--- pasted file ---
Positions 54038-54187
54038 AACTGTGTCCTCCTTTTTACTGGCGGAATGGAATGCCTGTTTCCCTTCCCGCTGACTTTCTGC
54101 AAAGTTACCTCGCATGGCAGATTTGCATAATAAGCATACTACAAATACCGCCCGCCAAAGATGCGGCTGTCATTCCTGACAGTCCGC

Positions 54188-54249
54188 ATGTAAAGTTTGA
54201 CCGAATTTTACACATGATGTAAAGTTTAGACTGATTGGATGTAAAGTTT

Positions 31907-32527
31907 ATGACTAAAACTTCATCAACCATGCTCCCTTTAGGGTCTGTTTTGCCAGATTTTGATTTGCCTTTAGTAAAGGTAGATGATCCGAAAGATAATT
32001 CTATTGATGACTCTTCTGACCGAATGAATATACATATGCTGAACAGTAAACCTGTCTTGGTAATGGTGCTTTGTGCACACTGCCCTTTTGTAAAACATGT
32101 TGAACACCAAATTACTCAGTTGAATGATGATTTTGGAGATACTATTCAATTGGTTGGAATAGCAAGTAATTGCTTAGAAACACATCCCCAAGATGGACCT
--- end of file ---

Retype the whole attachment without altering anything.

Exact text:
Positions 54038-54187
54038 AACTGTGTCCTCCTTTTTACTGGCGGAATGGAATGCCTGTTTCCCTTCCCGCTGACTTTCTGC
54101 AAAGTTACCTCGCATGGCAGATTTGCATAATAAGCATACTACAAATACCGCCCGCCAAAGATGCGGCTGTCATTCCTGACAGTCCGC

Positions 54188-54249
54188 ATGTAAAGTTTGA
54201 CCGAATTTTACACATGATGTAAAGTTTAGACTGATTGGATGTAAAGTTT

Positions 31907-32527
31907 ATGACTAAAACTTCATCAACCATGCTCCCTTTAGGGTCTGTTTTGCCAGATTTTGATTTGCCTTTAGTAAAGGTAGATGATCCGAAAGATAATT
32001 CTATTGATGACTCTTCTGACCGAATGAATATACATATGCTGAACAGTAAACCTGTCTTGGTAATGGTGCTTTGTGCACACTGCCCTTTTGTAAAACATGT
32101 TGAACACCAAATTACTCAGTTGAATGATGATTTTGGAGATACTATTCAATTGGTTGGAATAGCAAGTAATTGCTTAGAAACACATCCCCAAGATGGACCT